Health Boards will receive an initial share of £25 million to target a number of specialities, including neurology, orthopaedics and diagnostics, to help deliver swift treatment.
A further £25 million will be made available later in the year to help support areas to build upon improvements in services through the work health boards are doing with the Scottish Access Collaborative.
Alongside this, the Scottish Government is appointing two independent diagnostic leads to scrutinise the healthcare system and ensure tests for illnesses, including cancer, are delivered in a coordinated way right across the country.
They will provide both clinical and management leadership and explore what innovative approaches can be rolled out across the country, such as the expansion of qFIT testing in primary care for unexplained bowel symptoms and the use of specialist advanced nurses to better support diagnosis.
READ MORE: SNP’s waiting time law broken 100,000 times since 2012Health Secretary Shona Robison said: “Our NHS staff do a wonderful job every day, however a challenging winter has impacted on our systems right across the health and social care system.
“This funding will help ensure prompt treatment for many and allow Boards to best target funding where it is most needed.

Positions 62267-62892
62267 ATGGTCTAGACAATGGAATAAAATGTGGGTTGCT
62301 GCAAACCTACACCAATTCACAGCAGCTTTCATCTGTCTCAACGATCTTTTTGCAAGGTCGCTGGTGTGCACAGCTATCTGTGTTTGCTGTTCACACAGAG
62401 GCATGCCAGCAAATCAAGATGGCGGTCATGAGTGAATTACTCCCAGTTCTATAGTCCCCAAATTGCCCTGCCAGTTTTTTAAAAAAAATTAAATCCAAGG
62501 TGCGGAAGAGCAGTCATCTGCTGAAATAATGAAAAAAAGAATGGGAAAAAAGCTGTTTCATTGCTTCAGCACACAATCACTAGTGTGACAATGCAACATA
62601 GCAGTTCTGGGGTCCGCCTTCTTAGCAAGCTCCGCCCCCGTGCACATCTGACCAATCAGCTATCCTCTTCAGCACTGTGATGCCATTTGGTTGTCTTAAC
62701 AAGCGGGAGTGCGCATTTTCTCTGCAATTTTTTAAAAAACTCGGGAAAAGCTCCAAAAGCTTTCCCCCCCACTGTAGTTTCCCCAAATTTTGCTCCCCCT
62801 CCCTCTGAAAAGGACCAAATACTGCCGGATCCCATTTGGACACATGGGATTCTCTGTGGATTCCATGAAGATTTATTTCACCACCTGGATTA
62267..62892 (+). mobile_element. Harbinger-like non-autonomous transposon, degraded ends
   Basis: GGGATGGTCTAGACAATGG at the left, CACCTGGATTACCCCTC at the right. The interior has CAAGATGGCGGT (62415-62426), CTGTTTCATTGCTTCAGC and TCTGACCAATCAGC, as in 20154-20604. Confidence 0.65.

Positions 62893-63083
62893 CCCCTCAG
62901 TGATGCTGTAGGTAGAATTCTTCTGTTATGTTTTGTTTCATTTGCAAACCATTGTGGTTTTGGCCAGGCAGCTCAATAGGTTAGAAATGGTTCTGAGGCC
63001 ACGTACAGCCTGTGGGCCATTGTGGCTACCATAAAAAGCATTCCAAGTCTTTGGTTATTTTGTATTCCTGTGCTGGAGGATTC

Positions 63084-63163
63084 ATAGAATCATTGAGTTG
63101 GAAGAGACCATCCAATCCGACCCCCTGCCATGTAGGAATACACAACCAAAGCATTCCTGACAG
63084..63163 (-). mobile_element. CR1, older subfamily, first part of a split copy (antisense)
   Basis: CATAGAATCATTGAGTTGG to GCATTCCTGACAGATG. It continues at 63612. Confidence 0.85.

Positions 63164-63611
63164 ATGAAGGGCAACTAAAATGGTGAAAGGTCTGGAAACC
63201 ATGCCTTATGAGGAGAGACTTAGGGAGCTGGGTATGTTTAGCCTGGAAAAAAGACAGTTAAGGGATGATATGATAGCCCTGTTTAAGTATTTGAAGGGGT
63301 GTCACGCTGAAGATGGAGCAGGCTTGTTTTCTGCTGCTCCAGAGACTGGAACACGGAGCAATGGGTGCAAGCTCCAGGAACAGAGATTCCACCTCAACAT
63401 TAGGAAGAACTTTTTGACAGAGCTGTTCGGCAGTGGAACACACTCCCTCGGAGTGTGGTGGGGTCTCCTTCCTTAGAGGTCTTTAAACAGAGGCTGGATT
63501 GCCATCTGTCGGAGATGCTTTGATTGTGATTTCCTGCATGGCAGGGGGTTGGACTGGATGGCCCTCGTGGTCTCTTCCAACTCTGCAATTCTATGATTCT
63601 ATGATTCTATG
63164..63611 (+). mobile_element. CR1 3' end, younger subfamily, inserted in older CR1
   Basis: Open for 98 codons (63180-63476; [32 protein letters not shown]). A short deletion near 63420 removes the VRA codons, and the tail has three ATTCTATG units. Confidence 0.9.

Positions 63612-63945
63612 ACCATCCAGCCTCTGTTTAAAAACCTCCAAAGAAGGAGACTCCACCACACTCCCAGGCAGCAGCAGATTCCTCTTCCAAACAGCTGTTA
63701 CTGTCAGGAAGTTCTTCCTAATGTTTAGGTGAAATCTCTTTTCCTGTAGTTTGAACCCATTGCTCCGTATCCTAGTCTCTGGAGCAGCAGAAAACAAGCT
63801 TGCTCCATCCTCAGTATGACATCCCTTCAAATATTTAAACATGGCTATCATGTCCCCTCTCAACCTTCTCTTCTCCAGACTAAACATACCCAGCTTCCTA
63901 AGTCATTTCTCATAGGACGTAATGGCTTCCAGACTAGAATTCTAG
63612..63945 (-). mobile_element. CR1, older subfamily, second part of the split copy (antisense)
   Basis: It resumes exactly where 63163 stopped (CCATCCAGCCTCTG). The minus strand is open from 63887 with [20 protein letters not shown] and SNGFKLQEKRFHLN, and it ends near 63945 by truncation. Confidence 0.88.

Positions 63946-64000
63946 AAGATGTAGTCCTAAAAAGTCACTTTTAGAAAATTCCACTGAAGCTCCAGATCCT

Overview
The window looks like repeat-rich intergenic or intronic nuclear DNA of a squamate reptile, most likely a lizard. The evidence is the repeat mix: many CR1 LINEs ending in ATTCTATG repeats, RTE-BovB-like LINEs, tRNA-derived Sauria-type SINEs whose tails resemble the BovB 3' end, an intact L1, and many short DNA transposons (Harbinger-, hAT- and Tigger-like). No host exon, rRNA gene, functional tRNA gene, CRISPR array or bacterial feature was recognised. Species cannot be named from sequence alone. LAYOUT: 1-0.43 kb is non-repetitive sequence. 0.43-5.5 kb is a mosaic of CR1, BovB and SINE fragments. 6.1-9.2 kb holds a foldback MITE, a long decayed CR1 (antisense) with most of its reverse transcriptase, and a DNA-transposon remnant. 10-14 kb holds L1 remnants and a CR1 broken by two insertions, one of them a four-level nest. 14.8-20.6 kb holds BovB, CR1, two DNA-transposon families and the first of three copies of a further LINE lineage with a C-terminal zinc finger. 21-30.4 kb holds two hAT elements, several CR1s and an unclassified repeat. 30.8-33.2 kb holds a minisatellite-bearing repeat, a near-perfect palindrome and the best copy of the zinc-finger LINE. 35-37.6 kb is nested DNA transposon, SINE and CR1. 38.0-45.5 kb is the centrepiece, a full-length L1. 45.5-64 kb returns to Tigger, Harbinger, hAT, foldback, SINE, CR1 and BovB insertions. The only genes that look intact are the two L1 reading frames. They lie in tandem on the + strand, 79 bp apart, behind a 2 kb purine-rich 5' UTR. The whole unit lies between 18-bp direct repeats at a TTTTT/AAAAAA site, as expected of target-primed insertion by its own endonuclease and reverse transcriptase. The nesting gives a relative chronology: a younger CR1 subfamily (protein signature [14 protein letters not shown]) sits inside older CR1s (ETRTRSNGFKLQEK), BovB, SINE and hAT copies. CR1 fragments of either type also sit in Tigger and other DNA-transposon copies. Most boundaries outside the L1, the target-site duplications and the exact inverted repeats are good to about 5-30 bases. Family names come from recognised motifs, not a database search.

“We’re making great progress in improving the way serious illness, including cancer, is detected and treated but we know we need to do more to ensure people get access to the right care at the right time.
“The new diagnostic posts are a vitally important step in making sure that, across Scotland, our health service can deliver high-quality and swift treatment to those who need it, and to make sure there is a consistency in approach.
“Their work will help shape treatment and care for the future.”
READ MORE: New bill to ensure NHS meets trained staff requirementsClaire Donaghy, Head of Scotland for Bowel Cancer UK and Beating Bowel Cancer, says: “This important announcement by the Scottish Government is a step in the right direction, and once appointed we urge the National Clinical Diagnostics Lead to tackle the endoscopy crisis as a priority. This includes overseeing the development and implementation of an action plan that provides a comprehensive assessment of future demand for endoscopy services, what capacity is required to meet this demand and how this extra capacity can be delivered.
“We look forward to working with the lead to ensuring everyone has access to timely and high quality tests for bowel cancer across Scotland.”